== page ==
Many years ago, a crack unit of specialists from Big Four audit firms and boutique consultancy firms – were working on the mean streets of Broadway to South Street on the East River in Lower Manhattan. These men promptly escaped from the financial district to the nation’s capital. Today, they are wanted by the government. As in really wanted by the government. The IRS is recruiting high-powered talent, the big guns, in their efforts to crack down on companies shifting profits overseas to avoid federal taxes. If there is a problem, if no one else can help, and if the IRS can find them, maybe they can hire them…

It sounds like something out of a TV show. It has all of the elements: intrigue, drama, international waters, and now, an elite team hired to come in and change the world. Or at least that’s the plan.

The IRS has, in the past few months, significantly ramped up its emphasis on transfer pricing enforcement. Transfer pricing is a tricky concept affecting multinational corporations. In a typical scenario, a parent company may set up several subsidiary companies all over the world and move goods, services, and assets from one to another. Those transactions are supposed to be “arm’s length,” meaning that the goods, services, and assets are transferred for the same price as they would have between unrelated parties. But that’s not what happens. With a wink and a nudge, transactions are structured to shift profits from high tax countries (like the U.S.) to low tax countries (like Ireland) to cut their tax bills.

Many countries have been making noise in an effort to curb transfer pricing abuse, but the US has, until recently, remained oddly silent. In fact, the US has been content for years to allow other countries and organizations like the Organization for Economic Cooperation and Development, or OECD, which issued a report on Transfer Pricing Simplification Measures in June of 2011 (note that it opens as a large pdf), to take the lead.

Now, the US is finally causing a stir by putting together its own A Team, an elite group of tax specialists. The IRS showed its commitment last year by hiring Samuel “Face” Maruca to serve in the newly created position of transfer pricing director. Maruca is a highly respected tax attorney originally from the law firm of Covington & Burling. His job at IRS is to recruit the private sector’s top talent for the IRS’ mission.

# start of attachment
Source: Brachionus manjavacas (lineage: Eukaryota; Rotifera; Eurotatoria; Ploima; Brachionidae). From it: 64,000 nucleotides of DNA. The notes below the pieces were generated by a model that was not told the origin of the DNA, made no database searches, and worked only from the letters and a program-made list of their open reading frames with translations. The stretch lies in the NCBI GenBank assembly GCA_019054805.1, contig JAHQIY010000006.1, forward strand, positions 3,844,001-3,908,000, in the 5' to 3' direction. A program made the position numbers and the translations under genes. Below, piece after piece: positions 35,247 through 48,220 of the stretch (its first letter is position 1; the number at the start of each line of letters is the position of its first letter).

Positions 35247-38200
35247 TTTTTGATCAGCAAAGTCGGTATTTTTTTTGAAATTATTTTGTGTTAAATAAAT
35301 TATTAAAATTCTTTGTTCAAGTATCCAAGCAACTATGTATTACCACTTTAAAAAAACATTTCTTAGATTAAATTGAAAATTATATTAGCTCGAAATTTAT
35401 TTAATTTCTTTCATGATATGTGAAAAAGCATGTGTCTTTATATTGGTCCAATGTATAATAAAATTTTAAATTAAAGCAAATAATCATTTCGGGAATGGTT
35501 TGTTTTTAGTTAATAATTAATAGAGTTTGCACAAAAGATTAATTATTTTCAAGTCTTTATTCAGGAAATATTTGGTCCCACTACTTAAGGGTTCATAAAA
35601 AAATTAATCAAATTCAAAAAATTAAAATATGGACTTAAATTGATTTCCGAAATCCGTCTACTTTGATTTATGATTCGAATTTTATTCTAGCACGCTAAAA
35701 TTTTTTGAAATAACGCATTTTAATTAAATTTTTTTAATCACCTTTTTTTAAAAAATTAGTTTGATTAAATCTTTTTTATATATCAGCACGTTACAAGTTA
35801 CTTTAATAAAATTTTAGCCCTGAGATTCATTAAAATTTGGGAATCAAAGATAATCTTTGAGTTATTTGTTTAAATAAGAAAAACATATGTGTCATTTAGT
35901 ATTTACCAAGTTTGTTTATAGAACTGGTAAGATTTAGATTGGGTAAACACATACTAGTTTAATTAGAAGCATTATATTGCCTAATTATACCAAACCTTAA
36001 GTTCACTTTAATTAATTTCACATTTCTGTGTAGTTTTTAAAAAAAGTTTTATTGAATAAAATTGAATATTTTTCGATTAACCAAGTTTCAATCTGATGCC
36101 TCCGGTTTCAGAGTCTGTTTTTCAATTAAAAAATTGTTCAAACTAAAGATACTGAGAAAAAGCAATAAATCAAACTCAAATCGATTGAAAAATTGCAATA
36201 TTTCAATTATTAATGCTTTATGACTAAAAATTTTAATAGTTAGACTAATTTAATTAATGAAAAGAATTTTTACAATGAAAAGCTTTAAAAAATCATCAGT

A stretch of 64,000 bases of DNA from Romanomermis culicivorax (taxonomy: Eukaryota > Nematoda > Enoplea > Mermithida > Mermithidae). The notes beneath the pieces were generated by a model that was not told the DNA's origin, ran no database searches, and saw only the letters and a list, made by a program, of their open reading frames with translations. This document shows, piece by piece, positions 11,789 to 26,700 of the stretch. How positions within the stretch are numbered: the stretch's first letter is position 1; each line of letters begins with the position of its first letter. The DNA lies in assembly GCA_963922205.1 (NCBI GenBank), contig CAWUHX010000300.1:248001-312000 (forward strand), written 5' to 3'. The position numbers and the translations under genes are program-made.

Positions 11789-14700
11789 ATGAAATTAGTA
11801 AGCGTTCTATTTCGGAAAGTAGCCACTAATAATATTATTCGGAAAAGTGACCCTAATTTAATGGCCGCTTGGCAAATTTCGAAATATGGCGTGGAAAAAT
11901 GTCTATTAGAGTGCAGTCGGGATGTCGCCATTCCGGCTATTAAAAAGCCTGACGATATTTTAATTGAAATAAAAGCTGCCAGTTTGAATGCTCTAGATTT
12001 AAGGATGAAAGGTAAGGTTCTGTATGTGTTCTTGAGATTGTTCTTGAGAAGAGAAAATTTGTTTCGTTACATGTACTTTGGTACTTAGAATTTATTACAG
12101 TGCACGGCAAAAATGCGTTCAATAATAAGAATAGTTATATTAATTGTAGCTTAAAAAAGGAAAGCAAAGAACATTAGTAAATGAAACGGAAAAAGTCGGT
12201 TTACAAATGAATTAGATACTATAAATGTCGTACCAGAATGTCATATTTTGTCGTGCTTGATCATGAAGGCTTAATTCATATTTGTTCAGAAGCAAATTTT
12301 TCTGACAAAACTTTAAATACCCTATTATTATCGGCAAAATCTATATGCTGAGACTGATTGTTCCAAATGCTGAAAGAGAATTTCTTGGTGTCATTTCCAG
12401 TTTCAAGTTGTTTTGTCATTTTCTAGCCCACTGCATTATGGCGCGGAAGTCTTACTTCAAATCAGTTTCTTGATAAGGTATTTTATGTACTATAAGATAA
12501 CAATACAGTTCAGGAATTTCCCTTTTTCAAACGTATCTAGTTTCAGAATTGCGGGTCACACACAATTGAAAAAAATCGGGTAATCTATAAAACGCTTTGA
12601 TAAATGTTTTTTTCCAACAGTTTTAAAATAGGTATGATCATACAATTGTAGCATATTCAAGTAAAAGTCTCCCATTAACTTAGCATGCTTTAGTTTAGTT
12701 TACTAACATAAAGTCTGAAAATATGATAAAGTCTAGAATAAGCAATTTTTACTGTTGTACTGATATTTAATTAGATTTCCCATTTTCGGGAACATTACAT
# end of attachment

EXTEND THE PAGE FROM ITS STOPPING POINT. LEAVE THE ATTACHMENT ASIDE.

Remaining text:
Maruca will report directly to the Large and Mid-Size Business Division Deputy Commissioner, Mike “Hannibal” Danilack. Danilack comes to the IRS from Burt, Staples and Maner, LLP, a law firm that specializes in international tax law. Prior to this, he worked as a principal at Deloitte Tax, LLP, focusing on cross-border tax matters.

The team’s pilot is John “Howling Mad” Hinding, who is the Director of the Office of Associate Chief Counsel, Advance Pricing Agreement (APA) Program. Hinding drives the APA program which will shift from the office of IRS Chief Counsel to an office under Maruca.

Bringing the muscle is Doug “Bad Attitude” Shulman, whose plans tend to be unorthodox but effective. As the current IRS Commissioner, Shulman has been quietly making changes that would serve as the backdrop for this new crack team.

And who is in the team’s sights? A number of multinational companies. Tops on the list are those in the pharmaceutical and high-tech sectors, the same ones (like Apple, Microsoft, Oracle, and Pfizer) setting up shop overseas in such garden spots as Ireland, the Netherlands, and the Caymans.

Will the team be a success? Most tax professionals, myself included, tend to think that it’s going to be an uphill battle for IRS. After all, there are billions and billions of dollars at stake.

But the IRS might have a little wind in its sails. Last year, IRS settled a transfer pricing case with Western Union for $1.2 billion (yes, with a b); prior to that, the IRS had not made significant transfer pricing enforcement news since 2006 when it settled with GlaxoSmith Kline for $3.4 billion (also with a b). But two huge wins in the space of five years might be enough to give the IRS the confidence it needs to chase more companies (it’s reminiscent of the strategy with banking secrecy issues and UBS).

To make a statement, though, IRS will have to bring more bodies on board for enforcement. With the acquisition of Maruca, forty positions have been filled as of yet and the IRS has plans for more new hires, despite an agency budget crunch.  Those who have already joined the task force include professionals from such firms as KPMG and Ernst & Young and law firms like Mayer Brown and Horst Frisch.

So what’s bringing the top talent to IRS? A commitment to justice? A desire to make a difference? An obsession with transfer pricing? Maybe.

Or maybe it’s the economy. As private sector jobs dry up – or turn out to be not as swell as advertised – a steady government job now has more appeal than it did before. That’s how Maruca has been able to fill 40 of the nearly 60 positions available on his squad even in a climate when the IRS budget is meager.

This new talent has been, for years, toiling on the other side, working for the opposition. Now, the group, a virtual tax law dream team, is being called, in some circles, an IRS SWAT team. Whether the IRS is bringing Special Weapons and Tactics remains to be seen – but they are clearly bringing their A Team.

And c’mon, you know you’re thinking it, so say it with me: I love it when a plan comes together.

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Kelly Erb is a tax attorney, tax writer and podcaster.

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